It helped me become more respectful of others.
In a totally Xtopher manner, of course. Otherwise, what’s the point?
I was also probably the beginning of what I called my grumpy old man-ness or what Portlandia calls Early Onset Grumpiness.
But all that really is to me is a fun way of saying that I’m gonna shoot straight and respectfully in just about any situation.
I’m not grumpy when you make plans with me at 4:00 and then when I check in 90 minutes beforehand to make sure we’re still on track, you tell me that 6:00 is going to work better.
I’m not grumpy when I ask when you planned to let me know that.
I’m not grumpy when you don’t have an answer to that simple question.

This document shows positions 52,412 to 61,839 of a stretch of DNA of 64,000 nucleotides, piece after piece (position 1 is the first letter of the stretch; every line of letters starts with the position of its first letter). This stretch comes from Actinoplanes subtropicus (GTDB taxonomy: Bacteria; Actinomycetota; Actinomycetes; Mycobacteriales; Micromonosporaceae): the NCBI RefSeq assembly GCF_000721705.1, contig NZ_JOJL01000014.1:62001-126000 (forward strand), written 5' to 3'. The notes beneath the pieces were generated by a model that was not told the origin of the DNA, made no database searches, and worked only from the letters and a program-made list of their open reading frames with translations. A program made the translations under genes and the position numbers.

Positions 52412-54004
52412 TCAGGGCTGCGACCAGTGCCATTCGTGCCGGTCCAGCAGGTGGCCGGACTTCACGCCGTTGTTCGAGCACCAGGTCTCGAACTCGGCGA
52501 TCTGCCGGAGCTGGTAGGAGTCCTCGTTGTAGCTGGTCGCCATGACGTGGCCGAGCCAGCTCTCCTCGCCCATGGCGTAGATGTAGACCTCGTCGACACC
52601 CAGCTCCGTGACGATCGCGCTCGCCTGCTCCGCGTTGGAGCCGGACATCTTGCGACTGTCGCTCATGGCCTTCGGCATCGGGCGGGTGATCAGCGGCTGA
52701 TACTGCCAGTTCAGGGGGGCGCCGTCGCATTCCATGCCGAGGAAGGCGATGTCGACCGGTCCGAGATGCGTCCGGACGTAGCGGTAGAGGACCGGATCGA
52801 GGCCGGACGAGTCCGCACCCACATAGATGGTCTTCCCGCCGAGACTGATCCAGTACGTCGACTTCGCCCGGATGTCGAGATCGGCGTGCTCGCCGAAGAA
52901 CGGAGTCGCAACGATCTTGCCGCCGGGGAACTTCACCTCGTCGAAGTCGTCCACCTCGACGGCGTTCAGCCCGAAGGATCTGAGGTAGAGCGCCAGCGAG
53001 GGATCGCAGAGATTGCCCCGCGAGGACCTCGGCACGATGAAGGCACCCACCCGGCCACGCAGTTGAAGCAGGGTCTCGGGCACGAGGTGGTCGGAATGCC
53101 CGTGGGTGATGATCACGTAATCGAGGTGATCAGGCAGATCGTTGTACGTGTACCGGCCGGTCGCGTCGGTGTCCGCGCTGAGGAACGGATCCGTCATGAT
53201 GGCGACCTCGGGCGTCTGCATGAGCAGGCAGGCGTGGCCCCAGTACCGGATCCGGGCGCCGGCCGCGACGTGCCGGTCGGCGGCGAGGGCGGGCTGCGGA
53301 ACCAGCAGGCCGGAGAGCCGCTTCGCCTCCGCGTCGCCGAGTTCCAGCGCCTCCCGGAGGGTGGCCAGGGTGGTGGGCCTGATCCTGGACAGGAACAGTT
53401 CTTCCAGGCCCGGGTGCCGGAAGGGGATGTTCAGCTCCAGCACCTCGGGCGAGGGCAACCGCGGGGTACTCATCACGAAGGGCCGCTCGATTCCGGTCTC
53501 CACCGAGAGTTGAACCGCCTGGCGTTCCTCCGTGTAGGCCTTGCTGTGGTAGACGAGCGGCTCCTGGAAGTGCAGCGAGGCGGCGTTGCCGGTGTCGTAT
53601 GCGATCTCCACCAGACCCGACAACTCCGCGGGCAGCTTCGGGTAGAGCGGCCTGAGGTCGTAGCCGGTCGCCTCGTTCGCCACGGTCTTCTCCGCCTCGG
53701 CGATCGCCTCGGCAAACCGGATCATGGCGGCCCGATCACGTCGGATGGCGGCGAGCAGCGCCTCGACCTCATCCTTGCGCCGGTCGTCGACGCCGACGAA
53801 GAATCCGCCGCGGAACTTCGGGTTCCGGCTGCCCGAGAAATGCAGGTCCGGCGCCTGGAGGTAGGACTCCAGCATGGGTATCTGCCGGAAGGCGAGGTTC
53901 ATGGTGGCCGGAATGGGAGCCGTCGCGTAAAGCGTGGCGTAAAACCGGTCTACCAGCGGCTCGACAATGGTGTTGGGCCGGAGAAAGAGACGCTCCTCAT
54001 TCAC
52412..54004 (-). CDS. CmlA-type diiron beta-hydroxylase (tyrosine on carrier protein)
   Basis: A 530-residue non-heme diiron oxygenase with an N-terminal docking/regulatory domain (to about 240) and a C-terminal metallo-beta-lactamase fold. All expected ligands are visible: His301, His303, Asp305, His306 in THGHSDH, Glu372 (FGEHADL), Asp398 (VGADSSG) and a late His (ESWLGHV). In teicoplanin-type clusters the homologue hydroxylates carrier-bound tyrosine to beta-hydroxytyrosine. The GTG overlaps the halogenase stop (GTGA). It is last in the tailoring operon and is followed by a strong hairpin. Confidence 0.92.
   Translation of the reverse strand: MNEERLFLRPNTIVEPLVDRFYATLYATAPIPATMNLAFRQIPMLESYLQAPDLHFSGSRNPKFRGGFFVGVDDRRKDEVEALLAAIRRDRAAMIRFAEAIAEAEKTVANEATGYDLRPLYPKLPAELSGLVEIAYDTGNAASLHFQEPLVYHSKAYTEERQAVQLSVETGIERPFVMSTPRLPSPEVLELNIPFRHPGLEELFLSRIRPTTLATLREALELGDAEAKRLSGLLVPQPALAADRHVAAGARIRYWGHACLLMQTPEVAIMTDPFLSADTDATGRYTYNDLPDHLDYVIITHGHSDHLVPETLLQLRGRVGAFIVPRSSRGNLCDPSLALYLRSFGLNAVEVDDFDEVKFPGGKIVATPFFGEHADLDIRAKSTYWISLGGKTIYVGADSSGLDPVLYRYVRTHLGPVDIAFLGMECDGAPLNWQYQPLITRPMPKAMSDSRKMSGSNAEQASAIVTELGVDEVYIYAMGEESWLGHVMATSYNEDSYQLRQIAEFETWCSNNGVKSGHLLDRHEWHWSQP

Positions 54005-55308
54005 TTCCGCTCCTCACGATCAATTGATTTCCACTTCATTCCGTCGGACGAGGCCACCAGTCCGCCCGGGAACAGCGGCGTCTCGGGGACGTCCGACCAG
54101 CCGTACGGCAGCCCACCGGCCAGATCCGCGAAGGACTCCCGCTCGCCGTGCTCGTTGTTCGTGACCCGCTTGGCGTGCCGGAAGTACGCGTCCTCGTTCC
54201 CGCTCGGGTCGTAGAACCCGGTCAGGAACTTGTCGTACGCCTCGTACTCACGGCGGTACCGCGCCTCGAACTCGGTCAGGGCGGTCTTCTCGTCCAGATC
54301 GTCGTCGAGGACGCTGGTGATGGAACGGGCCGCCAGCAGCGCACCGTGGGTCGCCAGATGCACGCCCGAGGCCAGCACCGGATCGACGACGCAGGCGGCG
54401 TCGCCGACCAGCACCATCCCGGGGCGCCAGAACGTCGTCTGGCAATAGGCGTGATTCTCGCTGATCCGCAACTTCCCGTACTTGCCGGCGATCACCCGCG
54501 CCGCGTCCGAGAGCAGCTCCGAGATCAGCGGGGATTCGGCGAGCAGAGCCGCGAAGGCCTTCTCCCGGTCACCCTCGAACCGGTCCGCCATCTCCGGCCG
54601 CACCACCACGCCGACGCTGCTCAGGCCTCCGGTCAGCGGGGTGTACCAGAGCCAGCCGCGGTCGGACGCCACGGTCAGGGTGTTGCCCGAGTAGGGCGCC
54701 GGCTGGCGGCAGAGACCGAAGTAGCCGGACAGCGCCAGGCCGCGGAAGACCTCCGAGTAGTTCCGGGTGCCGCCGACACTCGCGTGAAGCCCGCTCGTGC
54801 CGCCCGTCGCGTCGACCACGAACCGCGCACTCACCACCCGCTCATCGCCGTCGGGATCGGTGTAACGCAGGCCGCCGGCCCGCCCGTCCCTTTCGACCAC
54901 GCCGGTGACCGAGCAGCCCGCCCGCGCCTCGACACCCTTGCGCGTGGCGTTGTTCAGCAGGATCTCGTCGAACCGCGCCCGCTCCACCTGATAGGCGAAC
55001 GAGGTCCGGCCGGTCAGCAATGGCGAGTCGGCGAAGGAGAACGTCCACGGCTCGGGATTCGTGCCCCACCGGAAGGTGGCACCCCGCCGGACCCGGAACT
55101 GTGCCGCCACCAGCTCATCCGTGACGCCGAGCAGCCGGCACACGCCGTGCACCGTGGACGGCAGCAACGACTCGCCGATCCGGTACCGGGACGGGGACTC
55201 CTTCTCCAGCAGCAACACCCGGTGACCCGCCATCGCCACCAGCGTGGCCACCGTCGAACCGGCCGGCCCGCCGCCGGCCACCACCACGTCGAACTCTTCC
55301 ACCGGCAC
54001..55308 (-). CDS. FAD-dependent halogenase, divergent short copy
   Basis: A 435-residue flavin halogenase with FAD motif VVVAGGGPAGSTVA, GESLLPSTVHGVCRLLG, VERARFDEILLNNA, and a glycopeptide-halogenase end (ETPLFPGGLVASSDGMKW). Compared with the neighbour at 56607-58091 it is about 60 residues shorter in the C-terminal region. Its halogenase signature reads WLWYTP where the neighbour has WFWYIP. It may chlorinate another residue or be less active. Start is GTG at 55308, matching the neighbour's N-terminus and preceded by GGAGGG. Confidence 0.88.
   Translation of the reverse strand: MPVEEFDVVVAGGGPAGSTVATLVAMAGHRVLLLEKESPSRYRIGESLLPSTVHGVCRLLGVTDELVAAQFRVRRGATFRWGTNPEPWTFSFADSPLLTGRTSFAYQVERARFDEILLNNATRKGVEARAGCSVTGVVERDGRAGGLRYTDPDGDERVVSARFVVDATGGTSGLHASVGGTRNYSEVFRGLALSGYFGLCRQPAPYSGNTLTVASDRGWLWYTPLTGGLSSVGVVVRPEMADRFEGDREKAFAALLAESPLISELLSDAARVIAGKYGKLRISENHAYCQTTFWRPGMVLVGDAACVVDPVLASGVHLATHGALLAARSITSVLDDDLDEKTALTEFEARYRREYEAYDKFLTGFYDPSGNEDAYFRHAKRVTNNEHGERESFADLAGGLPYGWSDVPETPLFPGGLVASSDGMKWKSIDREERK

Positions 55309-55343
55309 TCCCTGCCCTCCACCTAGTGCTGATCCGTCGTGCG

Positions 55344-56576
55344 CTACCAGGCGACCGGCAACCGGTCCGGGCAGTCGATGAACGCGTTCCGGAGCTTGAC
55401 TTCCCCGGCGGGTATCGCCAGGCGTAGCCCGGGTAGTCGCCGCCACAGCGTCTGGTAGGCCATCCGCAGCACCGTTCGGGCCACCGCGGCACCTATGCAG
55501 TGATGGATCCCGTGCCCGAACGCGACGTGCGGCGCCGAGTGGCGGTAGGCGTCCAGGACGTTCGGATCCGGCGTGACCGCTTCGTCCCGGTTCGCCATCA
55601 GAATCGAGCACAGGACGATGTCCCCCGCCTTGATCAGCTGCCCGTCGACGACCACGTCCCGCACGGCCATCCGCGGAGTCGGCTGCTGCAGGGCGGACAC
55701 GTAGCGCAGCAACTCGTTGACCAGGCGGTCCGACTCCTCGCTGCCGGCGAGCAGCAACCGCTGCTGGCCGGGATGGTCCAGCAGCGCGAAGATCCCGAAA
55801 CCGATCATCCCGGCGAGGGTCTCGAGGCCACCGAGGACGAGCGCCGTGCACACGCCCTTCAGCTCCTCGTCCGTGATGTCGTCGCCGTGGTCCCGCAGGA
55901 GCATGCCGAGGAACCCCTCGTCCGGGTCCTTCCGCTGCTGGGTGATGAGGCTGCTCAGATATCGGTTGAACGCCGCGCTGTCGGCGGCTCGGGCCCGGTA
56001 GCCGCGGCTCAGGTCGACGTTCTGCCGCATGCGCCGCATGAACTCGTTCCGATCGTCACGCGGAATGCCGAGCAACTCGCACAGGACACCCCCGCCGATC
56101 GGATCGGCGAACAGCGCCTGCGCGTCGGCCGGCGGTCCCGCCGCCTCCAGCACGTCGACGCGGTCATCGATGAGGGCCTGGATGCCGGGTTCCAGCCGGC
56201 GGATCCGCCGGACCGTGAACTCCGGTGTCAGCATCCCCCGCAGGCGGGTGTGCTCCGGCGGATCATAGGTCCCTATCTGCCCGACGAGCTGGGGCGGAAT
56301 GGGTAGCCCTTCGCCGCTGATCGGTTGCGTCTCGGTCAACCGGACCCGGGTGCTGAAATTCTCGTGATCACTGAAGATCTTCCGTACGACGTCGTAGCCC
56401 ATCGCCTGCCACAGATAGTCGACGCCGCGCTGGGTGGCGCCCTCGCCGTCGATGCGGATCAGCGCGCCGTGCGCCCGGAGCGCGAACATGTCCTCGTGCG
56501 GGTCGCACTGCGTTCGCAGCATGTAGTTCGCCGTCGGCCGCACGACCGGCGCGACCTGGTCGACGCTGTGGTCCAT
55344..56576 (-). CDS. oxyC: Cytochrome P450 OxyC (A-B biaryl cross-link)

Hell, I’m not even grumpy when you blame me for misunderstanding what our agreement was on timing.
I’m not grumpy when I reiterate that you were the one changing the timing and I only learned of it because I bothered to check in.
If you don’t see the problem there or – more likely – refuse to acknowledge it…I’m still not grumpy, even though you’re going to put it off on my bad attitude versus taking accountability for your own shortfall in considering how your actions affect others.
No…I’m not grumpy. Why? Because I know now that you’re going to waste my time, if only by not respecting it. Sitting at home alone with my Netflix or a book is a better use of my time than trying to spend it with someone who doesn’t know their shit well enough to respectfully manage their flakiness.
But that’s kind of the core of flakiness, I suppose.
That’s the boring analytical side of me learning my shit.
Who wants to think about that crap.
How about the fun part of it? The Chrisisms of knowing your shit…